Jules Verne: Tragically Clever

Several months ago, I read my very first Jules Verne novel. “The Mysterious Island”. It was very different from other classics I had read. It was neither boring nor did it have too many details -sadly that is the reason many a classic is labeled as unreadable by many nowadays-. It was very informative. I am now assured that if were to ever find myself stranded on a island, I would be perfectly capable of surviving. Naturally I found myself on Wikipedia 30 seconds after finishing the book, to read every single detail of this brilliant man’s life. I was surprised to discover that he had ledΒ a tragic life. And that he wasn’t as successful and loved as I thought he ought to be. He was not a brilliant, successful man who was loved by many. He was seen as lazy, unsuccessful, and a failure to his family and friends. Why had this engaging individual hide his intelligence from the world around him?

The answer came to me a few weeks later as I was reading my diary from when I was 13. At that time I had just started to make a few friends at a church I had been attending for almost a year. SOMETHING YOU LEARN WHEN GROWING UP#1: If you’re different, you will be liked by none and hated by all. So to fit in, I pretended to be the dumb blonde. Smart, huh? -let me just clarify that I am in no way dumb or blonde. I am, in fact, quite intelligent and very much a brunette!- But everyone bought it because they wanted it to be true. It very quickly turned into one of those situations like when you’re nine *mother tells whining child that “If you act like a baby, I’ll treat you like one!” Oooh how that would offend us!* Same sitch. If you act like a dumb blonde, you’ll be treated like one. I was. They did. I got offended. And became determined to convince them otherwise. So then I became the other extreme: the know-it-all. Didn’t end well….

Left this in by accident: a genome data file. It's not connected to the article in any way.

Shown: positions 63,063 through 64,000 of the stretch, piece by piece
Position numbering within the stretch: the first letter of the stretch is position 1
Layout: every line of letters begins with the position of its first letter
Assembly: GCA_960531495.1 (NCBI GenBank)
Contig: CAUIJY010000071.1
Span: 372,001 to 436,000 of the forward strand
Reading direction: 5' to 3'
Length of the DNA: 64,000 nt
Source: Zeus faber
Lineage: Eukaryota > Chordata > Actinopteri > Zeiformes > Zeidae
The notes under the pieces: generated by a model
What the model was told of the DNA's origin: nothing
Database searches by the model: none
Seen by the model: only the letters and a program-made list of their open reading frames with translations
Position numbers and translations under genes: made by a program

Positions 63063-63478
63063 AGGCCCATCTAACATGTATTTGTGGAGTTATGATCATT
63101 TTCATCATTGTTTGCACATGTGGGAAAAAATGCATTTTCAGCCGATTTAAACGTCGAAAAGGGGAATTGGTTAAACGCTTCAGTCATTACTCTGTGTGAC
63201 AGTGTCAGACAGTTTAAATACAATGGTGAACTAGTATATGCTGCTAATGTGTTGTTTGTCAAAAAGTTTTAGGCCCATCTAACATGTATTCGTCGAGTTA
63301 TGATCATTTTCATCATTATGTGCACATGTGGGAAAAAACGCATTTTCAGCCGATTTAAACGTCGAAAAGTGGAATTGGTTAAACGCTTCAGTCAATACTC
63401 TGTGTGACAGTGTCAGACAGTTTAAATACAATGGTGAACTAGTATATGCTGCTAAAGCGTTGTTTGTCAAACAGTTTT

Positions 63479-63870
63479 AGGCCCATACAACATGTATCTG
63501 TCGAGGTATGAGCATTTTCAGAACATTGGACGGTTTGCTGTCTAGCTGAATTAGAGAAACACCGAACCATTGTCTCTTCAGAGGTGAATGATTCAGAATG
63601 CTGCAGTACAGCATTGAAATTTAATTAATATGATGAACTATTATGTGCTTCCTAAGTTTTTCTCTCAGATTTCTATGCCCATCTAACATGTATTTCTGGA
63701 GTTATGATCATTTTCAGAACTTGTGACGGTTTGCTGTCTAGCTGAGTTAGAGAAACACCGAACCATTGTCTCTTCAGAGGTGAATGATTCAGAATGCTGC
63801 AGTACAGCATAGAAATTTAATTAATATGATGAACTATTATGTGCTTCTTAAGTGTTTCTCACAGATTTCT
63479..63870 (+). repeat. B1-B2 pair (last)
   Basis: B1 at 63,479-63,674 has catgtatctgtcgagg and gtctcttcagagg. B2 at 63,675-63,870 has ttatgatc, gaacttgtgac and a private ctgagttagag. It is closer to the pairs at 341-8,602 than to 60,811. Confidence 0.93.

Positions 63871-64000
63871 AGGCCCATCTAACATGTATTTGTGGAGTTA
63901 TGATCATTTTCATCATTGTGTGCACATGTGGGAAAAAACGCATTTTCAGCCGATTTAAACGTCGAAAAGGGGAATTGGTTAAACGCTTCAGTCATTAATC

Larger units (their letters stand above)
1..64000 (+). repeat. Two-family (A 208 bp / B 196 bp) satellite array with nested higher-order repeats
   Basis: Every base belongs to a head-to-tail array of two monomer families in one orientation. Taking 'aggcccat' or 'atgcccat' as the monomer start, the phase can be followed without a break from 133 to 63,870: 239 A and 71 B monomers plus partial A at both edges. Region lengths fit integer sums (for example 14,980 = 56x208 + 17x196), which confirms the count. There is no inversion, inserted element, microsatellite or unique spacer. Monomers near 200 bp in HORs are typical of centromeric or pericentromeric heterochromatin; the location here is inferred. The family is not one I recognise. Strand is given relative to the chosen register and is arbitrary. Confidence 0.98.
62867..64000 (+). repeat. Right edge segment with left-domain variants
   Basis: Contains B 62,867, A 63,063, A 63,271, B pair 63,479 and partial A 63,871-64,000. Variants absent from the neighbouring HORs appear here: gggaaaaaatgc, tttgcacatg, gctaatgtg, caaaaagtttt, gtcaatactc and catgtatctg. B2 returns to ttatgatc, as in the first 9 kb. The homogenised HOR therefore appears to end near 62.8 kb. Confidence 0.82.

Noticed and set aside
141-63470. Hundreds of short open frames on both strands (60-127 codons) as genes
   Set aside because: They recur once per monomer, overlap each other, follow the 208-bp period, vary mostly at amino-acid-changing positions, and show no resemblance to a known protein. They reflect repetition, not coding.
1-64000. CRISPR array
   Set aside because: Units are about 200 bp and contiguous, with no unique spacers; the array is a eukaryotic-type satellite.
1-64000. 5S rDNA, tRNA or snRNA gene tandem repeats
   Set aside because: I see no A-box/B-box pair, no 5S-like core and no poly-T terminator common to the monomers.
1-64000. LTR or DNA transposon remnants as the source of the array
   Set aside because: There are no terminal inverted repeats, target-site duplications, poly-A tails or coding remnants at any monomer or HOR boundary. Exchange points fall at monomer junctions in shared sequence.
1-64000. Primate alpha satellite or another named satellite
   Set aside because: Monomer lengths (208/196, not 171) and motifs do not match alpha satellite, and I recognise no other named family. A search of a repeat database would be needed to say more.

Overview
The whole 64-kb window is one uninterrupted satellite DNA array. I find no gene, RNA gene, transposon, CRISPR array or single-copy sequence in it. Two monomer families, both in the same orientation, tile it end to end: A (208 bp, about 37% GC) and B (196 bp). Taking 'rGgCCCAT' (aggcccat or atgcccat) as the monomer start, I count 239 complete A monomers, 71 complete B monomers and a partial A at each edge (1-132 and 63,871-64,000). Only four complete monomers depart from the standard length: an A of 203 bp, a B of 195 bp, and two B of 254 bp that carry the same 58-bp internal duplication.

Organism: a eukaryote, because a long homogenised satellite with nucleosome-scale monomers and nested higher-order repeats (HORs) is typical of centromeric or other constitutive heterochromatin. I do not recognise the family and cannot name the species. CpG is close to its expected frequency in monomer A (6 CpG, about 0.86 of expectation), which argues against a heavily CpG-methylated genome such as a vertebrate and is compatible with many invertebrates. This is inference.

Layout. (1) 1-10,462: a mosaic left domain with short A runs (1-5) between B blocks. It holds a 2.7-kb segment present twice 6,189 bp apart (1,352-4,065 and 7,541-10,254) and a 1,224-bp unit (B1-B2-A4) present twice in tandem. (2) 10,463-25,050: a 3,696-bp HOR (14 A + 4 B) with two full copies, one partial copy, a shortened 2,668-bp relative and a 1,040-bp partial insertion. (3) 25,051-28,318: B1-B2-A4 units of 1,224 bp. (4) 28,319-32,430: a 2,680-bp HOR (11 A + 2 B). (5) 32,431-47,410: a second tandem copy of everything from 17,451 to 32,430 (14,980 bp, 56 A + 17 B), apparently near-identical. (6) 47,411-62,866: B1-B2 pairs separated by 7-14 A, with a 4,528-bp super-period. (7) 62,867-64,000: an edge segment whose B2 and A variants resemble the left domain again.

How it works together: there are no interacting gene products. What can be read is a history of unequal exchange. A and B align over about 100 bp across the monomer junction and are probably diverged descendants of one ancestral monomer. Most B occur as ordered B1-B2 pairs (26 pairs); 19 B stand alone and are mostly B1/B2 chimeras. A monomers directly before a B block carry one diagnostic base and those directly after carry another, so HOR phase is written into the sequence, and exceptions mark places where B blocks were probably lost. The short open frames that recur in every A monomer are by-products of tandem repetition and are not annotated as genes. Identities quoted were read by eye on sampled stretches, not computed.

Eventually I reached a comfortable middle where I didn’t compromise who I was for the sake of others but choose not to talk as much for my own sake. I learned that people hate different, but that’s their problem. And that in order to have friends you have to speak less than what you know because no one cares about or likes know-it-alls.

And that, my non-existent readers, is why no one saw who Jules Verne really was. Because he was as I like to call ‘Tragically Clever’. When someone is too intelligent for their own good. Someone who society hasn’t beaten the “If you want to be liked, be like everyone else” rule that’s been a part of our society for as long as we can all remember. Too smart for his time. It makes me wonder how many people hide who they really are for the sake of others around them….

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